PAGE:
Academic journal article The Science Teacher

Unsafe at Any Level

Academic journal article The Science Teacher

Unsafe at Any Level

Article excerpt

Even "minimally buzzed" drivers are more often to blame for fatal car crashes than the sober drivers they collide with, reports a University of California, San Diego, study of accidents in the United States.

Led by UC San Diego sociologist David Phillips and published in the British Medical Journal group's Injury Prevention, the study examined 570,731 fatal collisions from 1994 to 2011.

The researchers used the official U.S. Fatality Analysis Reporting System (FARS) database for the study, because it is nationally comprehensive and be-cause it reports on blood alcohol content (BAC) in increments of 0.01%. They focus particularly on "buzzed drivers," with BAC of 0.01 to 0.07%, and, within this group, the "minimally buzzed" (or BAC 0.01%).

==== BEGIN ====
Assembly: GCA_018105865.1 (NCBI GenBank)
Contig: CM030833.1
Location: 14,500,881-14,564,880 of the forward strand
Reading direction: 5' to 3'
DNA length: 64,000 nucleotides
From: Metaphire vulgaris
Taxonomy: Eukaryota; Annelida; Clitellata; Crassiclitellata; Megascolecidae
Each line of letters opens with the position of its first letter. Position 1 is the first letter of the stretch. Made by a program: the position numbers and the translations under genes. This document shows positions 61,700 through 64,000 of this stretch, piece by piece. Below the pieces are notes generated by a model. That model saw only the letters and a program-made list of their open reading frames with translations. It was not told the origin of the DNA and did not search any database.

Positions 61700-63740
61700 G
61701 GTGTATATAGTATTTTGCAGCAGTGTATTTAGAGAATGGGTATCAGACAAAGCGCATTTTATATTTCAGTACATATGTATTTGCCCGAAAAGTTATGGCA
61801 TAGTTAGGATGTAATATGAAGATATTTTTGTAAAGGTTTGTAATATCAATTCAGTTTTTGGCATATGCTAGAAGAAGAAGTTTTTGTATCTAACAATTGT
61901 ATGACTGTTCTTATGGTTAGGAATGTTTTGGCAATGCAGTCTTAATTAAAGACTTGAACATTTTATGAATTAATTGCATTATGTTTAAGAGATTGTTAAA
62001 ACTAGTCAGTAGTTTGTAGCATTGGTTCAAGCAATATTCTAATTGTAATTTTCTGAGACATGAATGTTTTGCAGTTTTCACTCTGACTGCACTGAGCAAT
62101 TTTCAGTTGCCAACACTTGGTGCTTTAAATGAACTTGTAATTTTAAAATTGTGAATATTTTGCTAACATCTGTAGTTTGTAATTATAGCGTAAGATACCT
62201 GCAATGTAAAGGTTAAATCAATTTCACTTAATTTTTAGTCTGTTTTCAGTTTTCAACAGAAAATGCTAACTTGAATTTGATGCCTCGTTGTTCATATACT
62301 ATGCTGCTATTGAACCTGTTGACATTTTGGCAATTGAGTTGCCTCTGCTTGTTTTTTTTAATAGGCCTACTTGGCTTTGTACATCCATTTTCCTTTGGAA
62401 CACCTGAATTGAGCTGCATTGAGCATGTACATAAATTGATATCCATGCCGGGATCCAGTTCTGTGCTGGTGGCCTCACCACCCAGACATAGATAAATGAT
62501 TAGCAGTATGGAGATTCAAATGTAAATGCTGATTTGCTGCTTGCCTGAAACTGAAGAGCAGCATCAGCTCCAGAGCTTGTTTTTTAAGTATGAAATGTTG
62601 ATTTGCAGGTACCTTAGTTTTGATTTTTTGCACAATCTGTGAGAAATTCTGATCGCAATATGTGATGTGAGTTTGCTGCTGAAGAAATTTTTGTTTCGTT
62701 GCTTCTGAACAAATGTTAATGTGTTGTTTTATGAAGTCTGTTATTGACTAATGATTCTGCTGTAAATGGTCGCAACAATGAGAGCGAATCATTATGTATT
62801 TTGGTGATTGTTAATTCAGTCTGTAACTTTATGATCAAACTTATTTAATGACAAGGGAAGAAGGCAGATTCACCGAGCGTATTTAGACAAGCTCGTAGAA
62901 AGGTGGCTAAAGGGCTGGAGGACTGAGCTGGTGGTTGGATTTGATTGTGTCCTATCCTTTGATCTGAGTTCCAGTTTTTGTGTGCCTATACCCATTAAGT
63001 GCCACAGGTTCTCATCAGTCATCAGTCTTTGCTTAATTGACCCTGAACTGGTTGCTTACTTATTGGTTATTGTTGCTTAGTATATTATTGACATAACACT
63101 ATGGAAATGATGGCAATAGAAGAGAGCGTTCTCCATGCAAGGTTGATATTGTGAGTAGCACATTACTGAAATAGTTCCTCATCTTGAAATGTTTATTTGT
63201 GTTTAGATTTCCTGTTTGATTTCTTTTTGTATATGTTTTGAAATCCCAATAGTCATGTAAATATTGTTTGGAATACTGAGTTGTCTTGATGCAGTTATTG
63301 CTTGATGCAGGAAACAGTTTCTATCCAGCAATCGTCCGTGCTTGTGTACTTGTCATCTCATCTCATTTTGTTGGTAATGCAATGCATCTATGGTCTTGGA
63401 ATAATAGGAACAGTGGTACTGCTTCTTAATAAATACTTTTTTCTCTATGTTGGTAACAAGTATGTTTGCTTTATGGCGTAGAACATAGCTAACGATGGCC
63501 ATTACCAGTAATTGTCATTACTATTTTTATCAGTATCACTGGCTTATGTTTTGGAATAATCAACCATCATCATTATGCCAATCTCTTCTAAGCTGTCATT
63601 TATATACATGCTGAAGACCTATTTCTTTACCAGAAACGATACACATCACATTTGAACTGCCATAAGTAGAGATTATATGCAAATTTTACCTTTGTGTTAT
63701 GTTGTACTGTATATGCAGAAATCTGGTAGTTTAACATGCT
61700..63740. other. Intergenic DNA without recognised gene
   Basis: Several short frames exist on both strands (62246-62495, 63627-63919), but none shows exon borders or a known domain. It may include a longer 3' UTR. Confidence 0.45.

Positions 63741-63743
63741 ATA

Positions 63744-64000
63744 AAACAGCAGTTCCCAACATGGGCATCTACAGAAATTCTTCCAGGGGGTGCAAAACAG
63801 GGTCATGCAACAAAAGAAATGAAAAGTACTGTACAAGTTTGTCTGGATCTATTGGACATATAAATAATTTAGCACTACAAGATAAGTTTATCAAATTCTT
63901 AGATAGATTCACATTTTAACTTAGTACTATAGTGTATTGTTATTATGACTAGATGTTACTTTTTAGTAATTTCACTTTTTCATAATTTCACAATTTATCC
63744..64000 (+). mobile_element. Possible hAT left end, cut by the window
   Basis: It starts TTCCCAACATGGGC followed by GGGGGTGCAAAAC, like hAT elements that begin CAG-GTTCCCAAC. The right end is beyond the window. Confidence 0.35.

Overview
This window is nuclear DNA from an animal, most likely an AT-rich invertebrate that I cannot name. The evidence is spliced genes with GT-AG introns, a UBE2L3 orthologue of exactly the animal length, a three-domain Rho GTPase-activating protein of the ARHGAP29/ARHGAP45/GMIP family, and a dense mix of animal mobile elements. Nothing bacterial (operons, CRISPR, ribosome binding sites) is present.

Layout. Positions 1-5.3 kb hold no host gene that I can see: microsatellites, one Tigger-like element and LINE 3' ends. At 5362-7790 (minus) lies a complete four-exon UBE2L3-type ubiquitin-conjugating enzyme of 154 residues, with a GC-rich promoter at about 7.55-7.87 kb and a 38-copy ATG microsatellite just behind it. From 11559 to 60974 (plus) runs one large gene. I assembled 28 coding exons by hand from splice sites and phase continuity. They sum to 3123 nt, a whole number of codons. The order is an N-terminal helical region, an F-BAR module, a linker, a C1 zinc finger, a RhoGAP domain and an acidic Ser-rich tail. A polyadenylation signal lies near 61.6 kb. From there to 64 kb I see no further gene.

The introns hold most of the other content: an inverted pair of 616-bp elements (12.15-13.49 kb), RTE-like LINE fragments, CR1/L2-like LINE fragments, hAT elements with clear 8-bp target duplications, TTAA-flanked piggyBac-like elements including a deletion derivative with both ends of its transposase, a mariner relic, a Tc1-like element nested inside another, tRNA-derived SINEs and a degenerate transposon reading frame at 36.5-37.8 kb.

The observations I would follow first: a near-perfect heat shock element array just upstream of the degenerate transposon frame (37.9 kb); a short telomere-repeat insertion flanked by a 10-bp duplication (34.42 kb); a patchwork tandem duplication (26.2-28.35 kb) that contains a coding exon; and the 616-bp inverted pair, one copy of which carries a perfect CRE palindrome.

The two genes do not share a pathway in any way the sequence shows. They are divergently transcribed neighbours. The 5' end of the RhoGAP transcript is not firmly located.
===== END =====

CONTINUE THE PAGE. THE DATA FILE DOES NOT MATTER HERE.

Phillips and his coauthors find that drivers with BAC 0.01%--well below the U.S. legal limit of 0.08--are 46% more likely to be officially and solely blamed by accident investigators than are the sober drivers they collide with.

The authors also find no threshold effect--"no sudden transition from blame-less to blamed" at the legal limit for drunk driving. Instead, blame increases steadily and smoothly from BAC 0.01to 0.24%.

Despite this evidence, "buzzed" drivers are often not punished more severely than their sober counterparts. In practice, Phillips said, police, judges, and the public treat BAC 0.08% as "a sharp, definitive, meaningful boundary" and do not impose severe penalties on those below the legal limit. …

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